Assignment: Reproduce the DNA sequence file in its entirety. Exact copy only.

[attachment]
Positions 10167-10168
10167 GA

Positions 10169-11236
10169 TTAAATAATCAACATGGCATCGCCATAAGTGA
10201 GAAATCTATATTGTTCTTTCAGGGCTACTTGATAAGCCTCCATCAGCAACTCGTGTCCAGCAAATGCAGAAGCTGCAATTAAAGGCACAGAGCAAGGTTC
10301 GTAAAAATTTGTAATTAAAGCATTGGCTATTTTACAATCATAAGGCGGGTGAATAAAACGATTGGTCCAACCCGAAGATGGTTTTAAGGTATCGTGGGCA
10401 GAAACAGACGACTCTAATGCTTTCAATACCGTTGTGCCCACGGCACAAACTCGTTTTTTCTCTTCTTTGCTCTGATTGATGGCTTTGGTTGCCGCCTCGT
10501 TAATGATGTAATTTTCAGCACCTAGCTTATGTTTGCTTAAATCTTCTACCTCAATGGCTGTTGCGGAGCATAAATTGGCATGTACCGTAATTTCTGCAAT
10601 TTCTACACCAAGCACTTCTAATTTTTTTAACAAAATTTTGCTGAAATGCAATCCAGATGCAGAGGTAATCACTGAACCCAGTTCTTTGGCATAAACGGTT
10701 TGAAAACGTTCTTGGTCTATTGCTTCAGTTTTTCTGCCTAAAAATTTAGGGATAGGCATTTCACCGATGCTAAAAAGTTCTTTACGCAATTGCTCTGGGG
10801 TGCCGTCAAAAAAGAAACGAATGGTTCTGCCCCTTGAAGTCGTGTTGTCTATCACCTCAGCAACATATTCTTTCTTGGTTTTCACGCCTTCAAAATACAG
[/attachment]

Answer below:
Positions 10167-10168
10167 GA

Positions 10169-11236
10169 TTAAATAATCAACATGGCATCGCCATAAGTGA
10201 GAAATCTATATTGTTCTTTCAGGGCTACTTGATAAGCCTCCATCAGCAACTCGTGTCCAGCAAATGCAGAAGCTGCAATTAAAGGCACAGAGCAAGGTTC
10301 GTAAAAATTTGTAATTAAAGCATTGGCTATTTTACAATCATAAGGCGGGTGAATAAAACGATTGGTCCAACCCGAAGATGGTTTTAAGGTATCGTGGGCA
10401 GAAACAGACGACTCTAATGCTTTCAATACCGTTGTGCCCACGGCACAAACTCGTTTTTTCTCTTCTTTGCTCTGATTGATGGCTTTGGTTGCCGCCTCGT
10501 TAATGATGTAATTTTCAGCACCTAGCTTATGTTTGCTTAAATCTTCTACCTCAATGGCTGTTGCGGAGCATAAATTGGCATGTACCGTAATTTCTGCAAT
10601 TTCTACACCAAGCACTTCTAATTTTTTTAACAAAATTTTGCTGAAATGCAATCCAGATGCAGAGGTAATCACTGAACCCAGTTCTTTGGCATAAACGGTT
10701 TGAAAACGTTCTTGGTCTATTGCTTCAGTTTTTCTGCCTAAAAATTTAGGGATAGGCATTTCACCGATGCTAAAAAGTTCTTTACGCAATTGCTCTGGGG
10801 TGCCGTCAAAAAAGAAACGAATGGTTCTGCCCCTTGAAGTCGTGTTGTCTATCACCTCAGCAACATATTCTTTCTTGGTTTTCACGCCTTCAAAATACAG